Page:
First introduced in Photoshop CS3, the Quick Selection Tool can be called an advanced version of Magic Wand Tool as it pretty much works the same way but with far more accuracy and ease. As its name suggests, it helps you making a quick selection without worrying too much about drawing around edges. Like Magic Wand, It also selects the pixels based on Tone and color but the added benefit with Quick Selection Tool is that it also looks up for similar textures in the image which makes it great at detecting edges. With Magic Wand Tool, you can only click on a portion of the image but with the Quick Selection Tool, you can select area by painting over them, like a brush.
To select the Quick Selection Tool, simply click on its icon in the Tools palette. There are two tools nested in the same area and Photoshop by default highlights the last used tool in the tool bar for all categories. For example, if the last used tool was Magic Wand Tool, this will be the one that will show in the Tools Palette. To select Quick Selection Tool, either left click and hold for a few seconds and then select from the fly menu or right click on the nest and select from the fly menu.
Keyboard shortcut for selecting the Quick Selection tool is “W” however it is the same shortcut for both the selection tools nested in that group. If last used tool was Quick Selection Tool, pressing “W” will again reselect it. But if the last tool used was Magic Wand Tool, You will have to again either right click and select or left click and hold for a few seconds for the fly menu to pop up.
For the purpose of this tutorial, We will using the image below, making a selection around both the guys. I start by clicking on one of the guys and Photoshop will quickly sample pixels of that color / tone / texture and make a selection.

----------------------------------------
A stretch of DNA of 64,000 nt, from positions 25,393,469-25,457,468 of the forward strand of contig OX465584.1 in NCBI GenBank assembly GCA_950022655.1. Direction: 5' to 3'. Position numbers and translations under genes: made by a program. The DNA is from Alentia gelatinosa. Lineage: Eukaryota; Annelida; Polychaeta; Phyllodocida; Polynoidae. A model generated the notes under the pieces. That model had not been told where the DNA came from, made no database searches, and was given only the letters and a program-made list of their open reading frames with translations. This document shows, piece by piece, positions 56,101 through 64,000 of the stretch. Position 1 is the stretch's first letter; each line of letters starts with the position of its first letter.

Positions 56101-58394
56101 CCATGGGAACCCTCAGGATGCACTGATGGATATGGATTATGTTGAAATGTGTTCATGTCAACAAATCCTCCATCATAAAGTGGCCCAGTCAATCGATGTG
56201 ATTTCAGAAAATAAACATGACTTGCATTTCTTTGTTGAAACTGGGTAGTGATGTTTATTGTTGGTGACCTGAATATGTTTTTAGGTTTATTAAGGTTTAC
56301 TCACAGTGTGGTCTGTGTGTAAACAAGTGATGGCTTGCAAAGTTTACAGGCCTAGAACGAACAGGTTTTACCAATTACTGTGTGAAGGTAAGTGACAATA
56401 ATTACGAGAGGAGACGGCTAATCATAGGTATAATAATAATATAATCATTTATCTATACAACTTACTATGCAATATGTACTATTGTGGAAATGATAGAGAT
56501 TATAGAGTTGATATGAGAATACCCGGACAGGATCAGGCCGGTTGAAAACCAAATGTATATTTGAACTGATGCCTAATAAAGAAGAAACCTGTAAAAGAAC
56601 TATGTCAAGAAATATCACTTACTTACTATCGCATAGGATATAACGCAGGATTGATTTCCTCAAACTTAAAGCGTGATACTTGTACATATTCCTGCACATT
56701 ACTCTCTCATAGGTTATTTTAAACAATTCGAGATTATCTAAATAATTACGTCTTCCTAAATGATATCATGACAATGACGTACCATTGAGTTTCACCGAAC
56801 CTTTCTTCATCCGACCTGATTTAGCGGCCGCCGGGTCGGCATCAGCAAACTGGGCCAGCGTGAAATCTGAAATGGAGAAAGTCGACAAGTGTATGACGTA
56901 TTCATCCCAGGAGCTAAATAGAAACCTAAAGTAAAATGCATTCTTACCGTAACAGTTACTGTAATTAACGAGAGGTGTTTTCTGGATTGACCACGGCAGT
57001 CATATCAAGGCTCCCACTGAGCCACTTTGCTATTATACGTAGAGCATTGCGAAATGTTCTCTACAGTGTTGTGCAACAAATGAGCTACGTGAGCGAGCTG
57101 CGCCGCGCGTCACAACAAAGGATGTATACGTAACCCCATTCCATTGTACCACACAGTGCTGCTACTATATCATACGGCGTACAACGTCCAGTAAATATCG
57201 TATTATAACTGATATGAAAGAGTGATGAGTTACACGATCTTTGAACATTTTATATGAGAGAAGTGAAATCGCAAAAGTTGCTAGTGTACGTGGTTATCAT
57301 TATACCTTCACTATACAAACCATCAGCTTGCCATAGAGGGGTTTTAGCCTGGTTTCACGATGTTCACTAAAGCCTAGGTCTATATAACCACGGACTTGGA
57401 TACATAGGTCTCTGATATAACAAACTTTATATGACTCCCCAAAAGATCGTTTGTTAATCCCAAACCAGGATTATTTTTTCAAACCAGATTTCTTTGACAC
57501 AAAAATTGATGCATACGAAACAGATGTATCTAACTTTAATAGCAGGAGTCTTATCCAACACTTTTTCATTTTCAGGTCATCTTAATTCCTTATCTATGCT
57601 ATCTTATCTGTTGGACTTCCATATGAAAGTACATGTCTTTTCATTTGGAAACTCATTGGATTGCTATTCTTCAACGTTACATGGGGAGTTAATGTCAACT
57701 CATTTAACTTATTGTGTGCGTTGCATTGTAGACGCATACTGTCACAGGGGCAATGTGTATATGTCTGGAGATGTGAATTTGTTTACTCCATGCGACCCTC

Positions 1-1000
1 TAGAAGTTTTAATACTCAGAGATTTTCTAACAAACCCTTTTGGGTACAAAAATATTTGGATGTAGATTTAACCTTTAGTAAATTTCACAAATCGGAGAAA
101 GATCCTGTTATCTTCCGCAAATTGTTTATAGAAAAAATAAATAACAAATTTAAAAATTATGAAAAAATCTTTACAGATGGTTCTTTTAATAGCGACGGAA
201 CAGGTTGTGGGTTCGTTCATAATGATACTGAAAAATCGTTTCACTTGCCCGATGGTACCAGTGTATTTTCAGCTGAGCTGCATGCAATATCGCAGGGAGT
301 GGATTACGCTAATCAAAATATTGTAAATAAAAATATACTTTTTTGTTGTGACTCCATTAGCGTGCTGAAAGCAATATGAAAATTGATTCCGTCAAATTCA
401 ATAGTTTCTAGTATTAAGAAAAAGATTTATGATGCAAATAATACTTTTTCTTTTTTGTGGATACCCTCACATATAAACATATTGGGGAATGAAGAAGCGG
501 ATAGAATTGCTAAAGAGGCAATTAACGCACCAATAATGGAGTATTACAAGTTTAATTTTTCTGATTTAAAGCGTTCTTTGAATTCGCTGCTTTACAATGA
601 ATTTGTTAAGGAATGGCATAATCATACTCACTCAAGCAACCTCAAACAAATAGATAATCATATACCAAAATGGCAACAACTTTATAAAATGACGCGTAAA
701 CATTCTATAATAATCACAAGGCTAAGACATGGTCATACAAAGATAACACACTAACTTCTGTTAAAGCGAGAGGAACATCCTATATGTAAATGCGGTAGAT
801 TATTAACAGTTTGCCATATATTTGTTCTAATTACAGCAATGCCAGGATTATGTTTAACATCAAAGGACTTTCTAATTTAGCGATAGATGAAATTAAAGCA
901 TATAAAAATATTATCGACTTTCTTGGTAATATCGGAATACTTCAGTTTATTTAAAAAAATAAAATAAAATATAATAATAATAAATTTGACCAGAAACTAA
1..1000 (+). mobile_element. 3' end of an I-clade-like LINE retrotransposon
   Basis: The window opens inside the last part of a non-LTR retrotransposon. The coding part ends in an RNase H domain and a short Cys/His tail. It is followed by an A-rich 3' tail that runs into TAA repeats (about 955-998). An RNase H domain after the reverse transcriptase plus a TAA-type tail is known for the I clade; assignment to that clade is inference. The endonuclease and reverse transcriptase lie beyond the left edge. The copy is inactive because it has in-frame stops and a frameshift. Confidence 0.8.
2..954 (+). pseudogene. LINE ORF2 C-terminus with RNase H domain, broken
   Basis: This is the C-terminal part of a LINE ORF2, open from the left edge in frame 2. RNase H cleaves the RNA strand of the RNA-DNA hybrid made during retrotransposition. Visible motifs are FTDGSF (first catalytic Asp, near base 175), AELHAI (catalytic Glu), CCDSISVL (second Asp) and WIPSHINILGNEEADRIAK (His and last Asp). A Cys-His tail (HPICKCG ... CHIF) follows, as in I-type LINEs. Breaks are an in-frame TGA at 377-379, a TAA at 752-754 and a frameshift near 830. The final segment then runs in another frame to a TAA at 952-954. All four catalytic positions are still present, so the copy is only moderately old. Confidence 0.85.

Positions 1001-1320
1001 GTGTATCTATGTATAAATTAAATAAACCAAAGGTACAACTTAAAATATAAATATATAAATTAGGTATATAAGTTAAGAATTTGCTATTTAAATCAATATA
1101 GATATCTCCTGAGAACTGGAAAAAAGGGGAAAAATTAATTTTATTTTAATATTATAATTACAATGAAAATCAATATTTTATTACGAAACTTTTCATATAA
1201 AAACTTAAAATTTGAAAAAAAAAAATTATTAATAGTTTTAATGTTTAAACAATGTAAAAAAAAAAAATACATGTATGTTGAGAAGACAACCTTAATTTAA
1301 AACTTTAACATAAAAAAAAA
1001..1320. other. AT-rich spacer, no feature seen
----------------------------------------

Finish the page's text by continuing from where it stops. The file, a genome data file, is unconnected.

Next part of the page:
But this barely is just the start as I need to add more to that selection. Usually, with other selection tools, we have to press shift while adding to selection but not with Quick Selection Tool as it is already in that mode. Look at the top of your screen for these options.
There are by default three choices that you can pre-select. If you have the “New Selection” checked, the tool will discard you first selection and start afresh. If you have “add to selection” checked, the tool will just keep adding to the current selection. If “Subtract from selection” is checked, it will remove the area from the existing selection. Since I have “Add to selection” checked, I will continue to click and paint over areas that I need to select.
There are two way that I can add more to my selection here. Either I can just keep clicking on the portions that I wanted selected or I can click, hold the button, and drag over the areas. The second option is better because this way, Photoshop continuously analyzes the area, comparing color, tone and texture, and does its best job to figure out what it is you’re trying to select, often with amazing results.
You can resize the cursor by using the bracket keys on your keyboard. [ key will reduce the size of the circle whereas ] key will increase it. If you accidentally clicked on the wrong area, you can undo using the Ctrl+Z command and make the selection again.
I will continue clicking and dragging till both my subjects are within selection.
You will notice that Photoshop has also selected a lot of wanted areas in the picture. We will correct that using the “Subtract from selection” option.
To remove an area from selection, you can either select it from the menu as highlighted in the picture above or you can press down your Alt key to temporarily switch into this mode. The + and – sign with your cursor indicates which mode you are currently using.
I will again repeat the same process as above and click on the areas that I need removed from my existing selection. Once finished, Photoshop will remove this area from the overall selection. I will repeat the same process for other areas that I did not need.
There are a couple of other option in the Bar at the top of you screen.
“Sample All Layers” tell Photoshop whether to select colors only from the currently active layer or all layers if you working on a multi-layered document.
Auto-Enhance option when checked can produce smoother, higher quality selection edges